Carroll land trust targets Finksburg property owners

Group seeks to protect farms from development

January 14, 2001|By Brenda J. Buote and Mary Gail Hare | Brenda J. Buote and Mary Gail Hare,SUN STAFF

The Carroll County Land Trust recently mailed 4,000 fliers to Finksburg landowners in an effort to increase membership and persuade farmers to donate their development rights to the private, nonprofit organization.

"We're concentrating on the Finksburg area because of the development pressure there," said Dave Grayson, president of the group, which helps preserve farmland and open space. "We've had quite a bit of interest from Finksburg landowners and are quite pleased by the response."

Finksburg, an unincorporated area along Route 140, considers itself a gateway to Carroll County. The area is home to more than 17,000 people and encompasses about 8,985 acres. Much of that land is zoned for 3-acre residential lots.

The mass mailing was the land trust's first significant marketing effort, and its success has prompted the group to consider another mailing, probably to the Freedom Area in South Carroll. The Carroll County Community Foundation gave the land preservation group a $1,000 grant to pay for printing and postage.

"To date, we have 25 new members as a result of this mailing," said Ned Cueman, easement co- ordinator for the organization.

Since it was founded nearly 10 years ago, the land trust has accepted donated easements on almost 1,000 acres throughout the county, said Cueman. Those properties are permanently protected from development.

"You will know you can come back here in 50 years and the land will not be developed," said Cueman, who noted that Baltimore County has a similar land trust. Easements on about 15,000 acres have been donated to that group.

Carroll County ranks among the highest nationally in preserved agricultural acreage. The county has about 300,000 acres of farmland and has set a goal of preserving at least one-third of that land by 2020. Since 1978, when Carroll began protecting farmland from development, the county has preserved more than 34,000 acres through a combination of state and local initiatives.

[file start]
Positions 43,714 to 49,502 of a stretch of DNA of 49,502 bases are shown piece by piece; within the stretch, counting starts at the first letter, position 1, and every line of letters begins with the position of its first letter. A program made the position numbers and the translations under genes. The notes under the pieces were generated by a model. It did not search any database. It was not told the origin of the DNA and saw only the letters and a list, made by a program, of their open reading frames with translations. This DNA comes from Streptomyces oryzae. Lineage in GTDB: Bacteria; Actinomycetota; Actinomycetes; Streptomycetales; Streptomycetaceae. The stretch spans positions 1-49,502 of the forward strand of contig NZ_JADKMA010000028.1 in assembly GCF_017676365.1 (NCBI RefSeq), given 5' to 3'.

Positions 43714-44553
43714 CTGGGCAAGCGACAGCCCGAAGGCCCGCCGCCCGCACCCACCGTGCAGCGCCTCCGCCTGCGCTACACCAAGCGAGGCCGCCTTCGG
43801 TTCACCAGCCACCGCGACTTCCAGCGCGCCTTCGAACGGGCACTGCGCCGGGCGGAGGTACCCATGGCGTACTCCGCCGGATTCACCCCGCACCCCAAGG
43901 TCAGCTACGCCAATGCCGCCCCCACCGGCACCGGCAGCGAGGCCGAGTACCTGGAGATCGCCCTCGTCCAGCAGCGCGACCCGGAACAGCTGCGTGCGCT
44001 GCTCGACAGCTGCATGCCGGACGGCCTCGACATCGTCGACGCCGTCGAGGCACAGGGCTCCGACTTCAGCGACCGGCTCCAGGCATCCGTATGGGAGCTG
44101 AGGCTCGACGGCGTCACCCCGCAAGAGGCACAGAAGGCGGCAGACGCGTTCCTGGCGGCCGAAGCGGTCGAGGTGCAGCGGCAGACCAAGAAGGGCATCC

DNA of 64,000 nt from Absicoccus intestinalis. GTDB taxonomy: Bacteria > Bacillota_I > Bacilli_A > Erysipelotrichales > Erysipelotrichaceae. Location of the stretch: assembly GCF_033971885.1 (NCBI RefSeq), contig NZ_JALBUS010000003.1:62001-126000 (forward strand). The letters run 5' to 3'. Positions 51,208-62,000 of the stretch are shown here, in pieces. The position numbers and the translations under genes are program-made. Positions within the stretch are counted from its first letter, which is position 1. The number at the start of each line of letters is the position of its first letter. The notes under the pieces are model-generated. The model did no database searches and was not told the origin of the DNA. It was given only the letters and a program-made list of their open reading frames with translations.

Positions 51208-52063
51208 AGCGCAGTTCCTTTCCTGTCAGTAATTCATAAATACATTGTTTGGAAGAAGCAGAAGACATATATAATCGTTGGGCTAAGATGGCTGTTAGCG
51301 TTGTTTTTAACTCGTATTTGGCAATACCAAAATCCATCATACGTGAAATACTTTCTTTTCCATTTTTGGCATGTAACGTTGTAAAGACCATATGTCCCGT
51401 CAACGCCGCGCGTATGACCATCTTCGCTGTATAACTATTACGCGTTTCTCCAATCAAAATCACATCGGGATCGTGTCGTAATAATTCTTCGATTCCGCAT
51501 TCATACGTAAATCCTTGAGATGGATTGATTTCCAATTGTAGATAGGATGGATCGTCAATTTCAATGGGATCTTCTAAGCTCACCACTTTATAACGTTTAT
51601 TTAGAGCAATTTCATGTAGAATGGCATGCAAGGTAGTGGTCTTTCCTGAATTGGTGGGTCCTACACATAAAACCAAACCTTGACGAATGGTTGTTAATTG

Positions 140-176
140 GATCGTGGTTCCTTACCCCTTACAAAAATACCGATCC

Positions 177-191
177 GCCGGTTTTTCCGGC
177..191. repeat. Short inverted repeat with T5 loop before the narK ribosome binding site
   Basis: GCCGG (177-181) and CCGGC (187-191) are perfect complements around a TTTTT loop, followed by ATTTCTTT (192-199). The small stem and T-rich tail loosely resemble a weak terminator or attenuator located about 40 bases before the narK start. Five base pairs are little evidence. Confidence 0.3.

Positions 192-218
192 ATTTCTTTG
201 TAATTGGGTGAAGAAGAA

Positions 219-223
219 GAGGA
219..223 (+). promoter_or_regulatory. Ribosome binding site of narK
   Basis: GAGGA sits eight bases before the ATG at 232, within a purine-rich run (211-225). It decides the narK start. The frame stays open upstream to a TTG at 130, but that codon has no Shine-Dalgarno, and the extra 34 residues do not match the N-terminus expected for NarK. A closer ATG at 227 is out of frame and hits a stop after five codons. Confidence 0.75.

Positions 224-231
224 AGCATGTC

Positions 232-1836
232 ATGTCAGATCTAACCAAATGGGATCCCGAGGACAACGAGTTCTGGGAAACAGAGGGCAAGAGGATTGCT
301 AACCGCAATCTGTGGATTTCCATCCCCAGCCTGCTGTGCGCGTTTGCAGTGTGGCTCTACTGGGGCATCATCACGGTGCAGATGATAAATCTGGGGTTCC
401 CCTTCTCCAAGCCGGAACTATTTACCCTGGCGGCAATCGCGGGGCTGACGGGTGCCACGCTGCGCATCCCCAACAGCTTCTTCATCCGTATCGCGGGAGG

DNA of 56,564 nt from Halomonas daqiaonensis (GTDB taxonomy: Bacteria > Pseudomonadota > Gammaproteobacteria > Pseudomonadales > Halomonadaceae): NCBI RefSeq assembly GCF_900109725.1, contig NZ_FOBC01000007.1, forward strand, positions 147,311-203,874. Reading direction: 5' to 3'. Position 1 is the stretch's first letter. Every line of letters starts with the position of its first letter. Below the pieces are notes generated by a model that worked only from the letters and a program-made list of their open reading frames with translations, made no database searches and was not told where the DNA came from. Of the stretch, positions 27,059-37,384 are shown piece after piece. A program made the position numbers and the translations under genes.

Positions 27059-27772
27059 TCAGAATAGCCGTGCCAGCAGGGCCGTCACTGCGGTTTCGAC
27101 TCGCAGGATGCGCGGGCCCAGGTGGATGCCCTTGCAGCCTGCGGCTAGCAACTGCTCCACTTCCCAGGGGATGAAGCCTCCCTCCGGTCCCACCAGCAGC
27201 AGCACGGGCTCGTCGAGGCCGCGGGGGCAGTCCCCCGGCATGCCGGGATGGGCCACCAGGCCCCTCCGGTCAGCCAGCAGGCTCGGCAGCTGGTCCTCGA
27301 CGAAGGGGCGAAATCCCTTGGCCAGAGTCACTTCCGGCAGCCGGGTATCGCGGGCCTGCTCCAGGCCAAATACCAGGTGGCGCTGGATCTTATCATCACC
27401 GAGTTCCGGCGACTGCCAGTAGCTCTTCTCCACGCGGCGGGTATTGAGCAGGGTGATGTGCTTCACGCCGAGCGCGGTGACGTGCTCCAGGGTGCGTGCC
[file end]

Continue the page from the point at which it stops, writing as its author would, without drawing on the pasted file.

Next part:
Carroll's agricultural preservation program allows the county to buy development rights from farmers who want to continue working the land, but who need money to cover operating costs. The commissioners have set aside more than $4 million for land preservation in fiscal 2001, which began July 1.

To be considered for the preservation program, a farm must be at least 100 acres or contiguous to another farm in the program.

The land trust does not have constraints on the size of donated easements and has accepted parcels as small as 10 acres.

"The trust can also consider lands not necessarily tillable but environmentally sensitive," said Cueman.

To complement the commissioners' initiative, the land trust asked the commissioners in April to consider offering property tax credits to landowners who donate the development rights to parcels as small as 15 acres.

Under the proposal, the county would offer tax credits for the land under a farmer's home, filling a gap in an existing state program. The Maryland Environmental Trust offers a tax write-off for farmland, but does not give credits for the land on which the farmer lives.

If the commissioners embrace the proposal, farmers would receive a tax credit of up to $50 per acre per year for 15 years, if they donate their easements to the land trust in perpetuity.

To implement the proposed tax credit plan, the commissioners would have to hold a public hearing, then adopt an ordinance creating the program. The process could take several months.

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